COLUMBIA, Mo. (KMIZ)
Recreational marijuana sales began in early February in Missouri but after April they could become more expensive for some Mid-Missouri consumers.
Many Mid-Missouri cities have added a sales tax on recreational marijuana to the April ballot. Plenty of revenue is generated by sales of the drug -- Missouri brought in more than $14 million from medical sales in 2022 -- and local governments are getting in on the game.
Jefferson City and Columbia voters will decide whether a 3% tax will be added to the recreational sale of marijuana.
City of Columbia spokeswoman Sydney Olsen said if the tax is passed the revenue will be added to the city's general fund and will be used to fill gaps in funding.
Columbia is predicting that the revenue from recreational sales could bring in $630,000 to upward of $1 million. Olsen said the revenue could go toward expanded social services, public safety, parks and recreation and transportation.
"We're having internal discussions right now, on the gaps that funding could really feel and so it will of course be a part of the budget conversation with both council and staff," said Olsen. "If it's approved by voters, we're looking at some of those initiatives where we know there's a need, but there's not potentially funding in place currently."
Olsen said the funding could go toward public safety services such as building Fire Station 10 in east Columbia.
"We're looking for funding for that project, and we know that's really necessary for the residents that live in that area of town, to keep response times low," Olsen said.
Replacing police dogs could potentially be paid for by the funds as well.
"Any canine that has been trained to detect marijuana will have to be retired because they can't unlearn that," Olsen said. "We can look at how revenue, like revenue from that tax, if it's approved can help fund those changes for us."
Olsen said the city is also looking to, "fund some initiative for our health department as well."
Olsen said the city has been gathering feedback both internally and from Columbia residents to find out where they would like to see the money spent, as the city prepares to create its fiscal 2024 budget.
"Our role is really to educate the voters and the citizens so that they can make the decision on whether or not they feel they do want to support that tax," she said.
Jefferson City Mayor Carrie Tergin said if the tax is passed, the revenue generated from the sales will go toward "extra incurred expenses" caused by recreational sales.
Tergin said this includes law enforcement expenses and zoning and planning departments among others.
"It's important that everybody is informed, that they realize that this tax is something that is for the marijuana recreational sales tax," said Tergin. "It's not something that is for medical and realizing that a lot of cities are doing this and that cities are going to incur costs and expenses."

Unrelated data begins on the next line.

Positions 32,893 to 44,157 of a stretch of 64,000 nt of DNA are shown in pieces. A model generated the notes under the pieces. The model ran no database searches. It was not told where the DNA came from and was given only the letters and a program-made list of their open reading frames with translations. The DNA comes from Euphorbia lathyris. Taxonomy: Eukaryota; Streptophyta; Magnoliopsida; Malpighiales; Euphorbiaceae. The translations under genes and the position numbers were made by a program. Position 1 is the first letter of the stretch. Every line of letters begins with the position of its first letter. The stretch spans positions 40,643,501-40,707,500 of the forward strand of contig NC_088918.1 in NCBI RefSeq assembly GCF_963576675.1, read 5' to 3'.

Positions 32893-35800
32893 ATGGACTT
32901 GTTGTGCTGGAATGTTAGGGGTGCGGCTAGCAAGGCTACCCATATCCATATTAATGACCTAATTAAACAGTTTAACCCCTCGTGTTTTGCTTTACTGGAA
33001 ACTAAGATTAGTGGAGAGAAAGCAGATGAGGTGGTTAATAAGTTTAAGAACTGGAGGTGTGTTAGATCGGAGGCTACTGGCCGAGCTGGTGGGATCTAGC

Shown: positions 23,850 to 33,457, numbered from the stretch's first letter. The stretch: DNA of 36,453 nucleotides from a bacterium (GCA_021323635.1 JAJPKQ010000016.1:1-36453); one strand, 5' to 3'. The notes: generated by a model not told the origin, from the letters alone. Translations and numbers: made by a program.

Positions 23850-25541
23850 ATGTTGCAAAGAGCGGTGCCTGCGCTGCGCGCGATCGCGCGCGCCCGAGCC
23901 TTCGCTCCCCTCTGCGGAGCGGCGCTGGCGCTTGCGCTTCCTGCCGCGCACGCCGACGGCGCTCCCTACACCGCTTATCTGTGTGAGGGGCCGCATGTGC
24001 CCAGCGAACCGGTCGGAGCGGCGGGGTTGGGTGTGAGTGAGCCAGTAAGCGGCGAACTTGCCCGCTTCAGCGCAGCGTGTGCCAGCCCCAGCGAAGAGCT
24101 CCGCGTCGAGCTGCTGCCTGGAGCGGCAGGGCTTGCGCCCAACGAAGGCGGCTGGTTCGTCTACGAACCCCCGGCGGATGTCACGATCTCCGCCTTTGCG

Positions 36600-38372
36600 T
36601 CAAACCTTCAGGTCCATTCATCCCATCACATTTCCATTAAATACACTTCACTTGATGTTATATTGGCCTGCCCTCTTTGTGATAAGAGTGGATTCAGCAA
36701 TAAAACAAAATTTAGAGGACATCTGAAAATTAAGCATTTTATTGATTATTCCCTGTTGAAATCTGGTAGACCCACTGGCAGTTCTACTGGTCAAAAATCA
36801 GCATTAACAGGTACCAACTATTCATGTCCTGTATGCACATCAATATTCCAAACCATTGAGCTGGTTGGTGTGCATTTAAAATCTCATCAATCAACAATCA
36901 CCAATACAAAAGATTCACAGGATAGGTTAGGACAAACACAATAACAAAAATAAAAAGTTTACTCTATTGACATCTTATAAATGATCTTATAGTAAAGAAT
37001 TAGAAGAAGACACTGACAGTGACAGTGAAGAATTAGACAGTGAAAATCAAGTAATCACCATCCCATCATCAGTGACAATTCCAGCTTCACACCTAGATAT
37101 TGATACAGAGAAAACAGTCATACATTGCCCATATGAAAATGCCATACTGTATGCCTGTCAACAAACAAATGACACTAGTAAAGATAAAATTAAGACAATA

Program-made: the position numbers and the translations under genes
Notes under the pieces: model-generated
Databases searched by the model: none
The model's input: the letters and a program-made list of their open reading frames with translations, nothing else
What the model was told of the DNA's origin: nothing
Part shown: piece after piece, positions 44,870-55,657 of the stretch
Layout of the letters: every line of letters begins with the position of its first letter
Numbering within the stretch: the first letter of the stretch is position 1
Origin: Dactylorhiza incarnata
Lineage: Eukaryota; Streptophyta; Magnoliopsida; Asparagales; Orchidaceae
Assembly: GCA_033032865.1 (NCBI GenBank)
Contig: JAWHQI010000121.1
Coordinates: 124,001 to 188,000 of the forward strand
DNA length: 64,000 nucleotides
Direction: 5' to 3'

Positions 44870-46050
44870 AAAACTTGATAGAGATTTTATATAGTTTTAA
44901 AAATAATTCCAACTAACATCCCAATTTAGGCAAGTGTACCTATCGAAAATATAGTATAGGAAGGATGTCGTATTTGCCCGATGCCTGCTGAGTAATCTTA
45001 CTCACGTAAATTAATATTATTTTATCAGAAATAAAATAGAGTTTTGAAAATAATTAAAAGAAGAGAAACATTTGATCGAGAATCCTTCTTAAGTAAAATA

Jefferson City did not have an estimated cost of how much it expects to gain in revenue, but Tergin said its city council members will see where the funding is "needed the most in the upcoming budget."
Experience with medical revenue
Missouri has a 4% medical marijuana tax applied to every sale. In 2022, collections of the tax totaled $14,575,488 according to the Missouri Department of Revenue.
The DOR collects a 6% tax on the state sales tax for recreational revenue. The department projects an estimated $12.3 million increase in general revenue from the recreational sale of marijuana.
The recreational revenue will be deposited into the Veterans, Health, and Community Reinvestment Fund which is administered by the state treasurer.
All state taxes collected are deposited into the state's general revenue account. All local sales taxes collected from the sales of medical marijuana are distributed back to political subdivisions.
The DOR deposits medical marijuana taxes to its Missouri Veteran's Health and Trust Fund. All medical marijuana taxes are subject to both state and local sales tax.
The Department of Health and Senior Services transferred the funds from the Veteran's Health and Trust Fund to the Missouri Veterans Commission's Veterans Assistance Fund.
A total of $26,978,820 from medical sales has been transferred to the Missouri Veterans Commission from the Department of Health and Senior Services. The last transfer was in September 2022.
According to the Missouri Veterans Commission's Aimee Packard, the money is used to support veteran initiatives and veterans living in one of the state's seven veterans homes.
The uses include Wi-Fi upgrades to veterans' homes, infection control, maintenance and repairs and advanced data analysis.
Recreational marijuana began sales Feb. 3.